So you’ve built your machine learning model…
It’s the time to take the next step – often one of the least spoken about – of putting your model into production; model deployment.
Deployment of your machine learning model means making your model available to your other business systems.
There are different ways to perform model deployment and we’ll discuss a few of them in this post.
Model Deployment Styles
We have two styles to deploy the models, related to the way we want to do the inference.
Batch Model Serving
Usually, in batch serving, we have a database where we store the new incoming data points before making predictions on them. A batch process can be run periodically to fetch a set of that data points, in order to, provide them to the model to make the predictions. The model then iterates over all the data points providing the predictions. An operational database is then updated with the recent predictions. We can then serve the score to the different systems wanting to consume the information.
In the application domain where the data consumers should be updated with the new data in real-time, this approach is insensible.
Real-time Model Serving
Providing predictions in real-time. Here, we have two options:
One way to improve the operational database process talked about in the previous section is to implement something that will continuously update the database as new data is generated. You can use a scalable messaging platform like Kafka to send newly acquired data to a long-running Spark Streaming process. The Spark process can then make a new prediction based on the new data and update the operational database.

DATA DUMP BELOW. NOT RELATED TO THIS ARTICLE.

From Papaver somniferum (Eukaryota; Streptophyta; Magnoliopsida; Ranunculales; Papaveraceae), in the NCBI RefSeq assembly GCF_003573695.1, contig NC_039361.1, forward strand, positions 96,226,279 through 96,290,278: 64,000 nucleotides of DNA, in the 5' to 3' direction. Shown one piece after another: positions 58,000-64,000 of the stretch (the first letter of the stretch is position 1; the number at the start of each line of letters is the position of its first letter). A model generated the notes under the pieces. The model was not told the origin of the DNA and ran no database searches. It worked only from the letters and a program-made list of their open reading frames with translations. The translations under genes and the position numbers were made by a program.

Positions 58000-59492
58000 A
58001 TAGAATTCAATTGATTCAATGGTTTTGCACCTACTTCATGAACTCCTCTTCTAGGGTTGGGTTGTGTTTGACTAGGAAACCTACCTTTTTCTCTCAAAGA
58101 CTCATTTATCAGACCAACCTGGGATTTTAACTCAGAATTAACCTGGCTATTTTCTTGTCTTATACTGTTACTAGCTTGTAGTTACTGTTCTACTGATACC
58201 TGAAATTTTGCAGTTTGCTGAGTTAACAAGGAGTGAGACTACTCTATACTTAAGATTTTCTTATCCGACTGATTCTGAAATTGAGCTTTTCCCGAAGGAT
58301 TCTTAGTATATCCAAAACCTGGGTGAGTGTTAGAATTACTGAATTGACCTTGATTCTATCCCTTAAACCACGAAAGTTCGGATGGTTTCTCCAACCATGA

A common implementation pattern is using a web service wrapper around the model. By deploying a container that includes the model and necessary libraries to build a REST API. This API will accept a request with JSON data, pass the data to the function that contains the model, and return a predicted response.
The one thing to look out for with this deployment pattern is managing the infrastructure to deal with the load associated with concurrency. If there are several calls that happen at the same time, there will be multiple API calls placed to the end point. If there is not sufficient capacity, calls may take a long time to respond or even fail, which will be an issue for our system.
There are two different patterns for putting models into productions as web services, let’s take a look:
1. Embedded Model
In this pattern, the model is embedded in the application. We treat the application artifact and version as being a combination of the application code and the chosen model.
When can we use this pattern?
When our model and the consuming application are both written in the
How to implement this pattern?
The model should be exported as a serialized object and pushed to storage.
When building our application, we pull it and embed it inside the same Docker container, for instance. Thus, the Docker image becomes our application and model artifact that gets versioned and deployed to production with the application itself.
Options to implement the pattern:
We have several options to implement the embedded model pattern, let’s name a few:
- Serializing the model, like with “Pickle”, a standard python serialization library.
- Share the model via a language-agnostic exchange formats, like PMML, PFA, and ONNX.